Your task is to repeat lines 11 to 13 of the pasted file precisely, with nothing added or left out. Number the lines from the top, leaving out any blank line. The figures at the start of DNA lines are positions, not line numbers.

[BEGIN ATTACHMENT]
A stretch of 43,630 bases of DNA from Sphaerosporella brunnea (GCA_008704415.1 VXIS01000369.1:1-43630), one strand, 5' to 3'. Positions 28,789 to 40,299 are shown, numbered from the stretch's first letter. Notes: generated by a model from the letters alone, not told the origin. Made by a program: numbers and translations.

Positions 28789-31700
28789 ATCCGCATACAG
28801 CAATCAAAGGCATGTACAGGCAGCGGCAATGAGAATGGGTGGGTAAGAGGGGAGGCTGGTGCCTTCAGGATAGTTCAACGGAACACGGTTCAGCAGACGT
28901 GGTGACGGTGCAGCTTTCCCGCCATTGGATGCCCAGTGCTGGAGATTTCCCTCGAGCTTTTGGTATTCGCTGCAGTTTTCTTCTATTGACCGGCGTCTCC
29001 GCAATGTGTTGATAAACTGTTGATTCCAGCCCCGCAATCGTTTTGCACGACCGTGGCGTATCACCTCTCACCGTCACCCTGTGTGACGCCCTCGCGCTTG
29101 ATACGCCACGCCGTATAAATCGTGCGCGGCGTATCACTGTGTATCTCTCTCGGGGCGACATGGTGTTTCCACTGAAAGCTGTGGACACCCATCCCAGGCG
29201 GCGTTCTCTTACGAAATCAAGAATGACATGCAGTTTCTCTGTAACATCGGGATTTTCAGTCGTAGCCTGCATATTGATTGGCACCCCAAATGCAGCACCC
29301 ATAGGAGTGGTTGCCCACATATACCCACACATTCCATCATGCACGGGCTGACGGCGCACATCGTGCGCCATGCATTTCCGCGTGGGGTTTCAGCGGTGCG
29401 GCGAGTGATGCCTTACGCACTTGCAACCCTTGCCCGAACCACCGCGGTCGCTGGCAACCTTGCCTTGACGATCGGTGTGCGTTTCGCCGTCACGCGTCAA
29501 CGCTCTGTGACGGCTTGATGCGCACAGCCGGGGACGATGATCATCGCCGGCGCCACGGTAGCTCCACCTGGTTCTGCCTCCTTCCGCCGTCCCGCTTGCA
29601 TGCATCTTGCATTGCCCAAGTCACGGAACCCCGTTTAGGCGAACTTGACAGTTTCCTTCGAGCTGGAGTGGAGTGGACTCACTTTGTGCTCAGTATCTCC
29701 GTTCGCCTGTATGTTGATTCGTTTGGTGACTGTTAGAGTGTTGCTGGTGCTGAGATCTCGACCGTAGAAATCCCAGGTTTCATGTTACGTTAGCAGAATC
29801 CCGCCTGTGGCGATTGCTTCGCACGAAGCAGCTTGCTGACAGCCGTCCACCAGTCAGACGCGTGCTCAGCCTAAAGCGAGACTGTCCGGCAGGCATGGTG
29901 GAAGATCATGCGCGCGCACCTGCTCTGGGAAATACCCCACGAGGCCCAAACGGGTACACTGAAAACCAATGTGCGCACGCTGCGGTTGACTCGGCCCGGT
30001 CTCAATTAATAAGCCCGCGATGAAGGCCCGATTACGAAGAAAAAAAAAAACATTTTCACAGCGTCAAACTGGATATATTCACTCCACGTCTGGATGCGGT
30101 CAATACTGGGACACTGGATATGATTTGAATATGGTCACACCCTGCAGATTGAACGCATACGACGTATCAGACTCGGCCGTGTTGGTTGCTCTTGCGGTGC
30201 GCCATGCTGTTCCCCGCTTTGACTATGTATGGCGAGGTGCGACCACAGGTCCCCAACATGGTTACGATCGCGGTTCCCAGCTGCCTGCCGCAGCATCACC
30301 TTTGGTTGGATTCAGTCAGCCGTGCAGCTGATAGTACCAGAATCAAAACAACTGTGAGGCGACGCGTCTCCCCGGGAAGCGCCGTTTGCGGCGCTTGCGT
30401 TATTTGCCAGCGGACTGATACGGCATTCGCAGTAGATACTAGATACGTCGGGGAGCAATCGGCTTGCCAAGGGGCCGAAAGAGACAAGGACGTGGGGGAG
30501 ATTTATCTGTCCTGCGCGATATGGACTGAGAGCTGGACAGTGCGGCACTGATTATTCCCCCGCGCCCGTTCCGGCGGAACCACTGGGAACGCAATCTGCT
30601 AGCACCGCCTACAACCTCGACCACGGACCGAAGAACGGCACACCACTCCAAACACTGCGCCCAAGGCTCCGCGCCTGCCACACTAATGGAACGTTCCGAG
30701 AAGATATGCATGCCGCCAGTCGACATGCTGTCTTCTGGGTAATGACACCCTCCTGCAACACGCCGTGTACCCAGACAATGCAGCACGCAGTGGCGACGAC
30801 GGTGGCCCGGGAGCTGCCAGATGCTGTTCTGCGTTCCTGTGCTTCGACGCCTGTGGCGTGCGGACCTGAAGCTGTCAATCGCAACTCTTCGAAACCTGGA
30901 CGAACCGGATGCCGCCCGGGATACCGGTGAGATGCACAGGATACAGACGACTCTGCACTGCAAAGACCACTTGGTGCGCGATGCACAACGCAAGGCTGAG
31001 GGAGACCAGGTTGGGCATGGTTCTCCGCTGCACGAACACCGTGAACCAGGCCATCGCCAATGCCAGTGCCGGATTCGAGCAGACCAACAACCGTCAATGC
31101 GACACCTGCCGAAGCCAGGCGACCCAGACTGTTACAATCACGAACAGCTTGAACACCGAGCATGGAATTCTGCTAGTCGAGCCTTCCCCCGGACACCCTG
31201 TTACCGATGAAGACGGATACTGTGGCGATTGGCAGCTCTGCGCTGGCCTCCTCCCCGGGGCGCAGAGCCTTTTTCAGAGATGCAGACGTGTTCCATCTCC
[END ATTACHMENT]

29501 CGCTCTGTGACGGCTTGATGCGCACAGCCGGGGACGATGATCATCGCCGGCGCCACGGTAGCTCCACCTGGTTCTGCCTCCTTCCGCCGTCCCGCTTGCA
29601 TGCATCTTGCATTGCCCAAGTCACGGAACCCCGTTTAGGCGAACTTGACAGTTTCCTTCGAGCTGGAGTGGAGTGGACTCACTTTGTGCTCAGTATCTCC
29701 GTTCGCCTGTATGTTGATTCGTTTGGTGACTGTTAGAGTGTTGCTGGTGCTGAGATCTCGACCGTAGAAATCCCAGGTTTCATGTTACGTTAGCAGAATC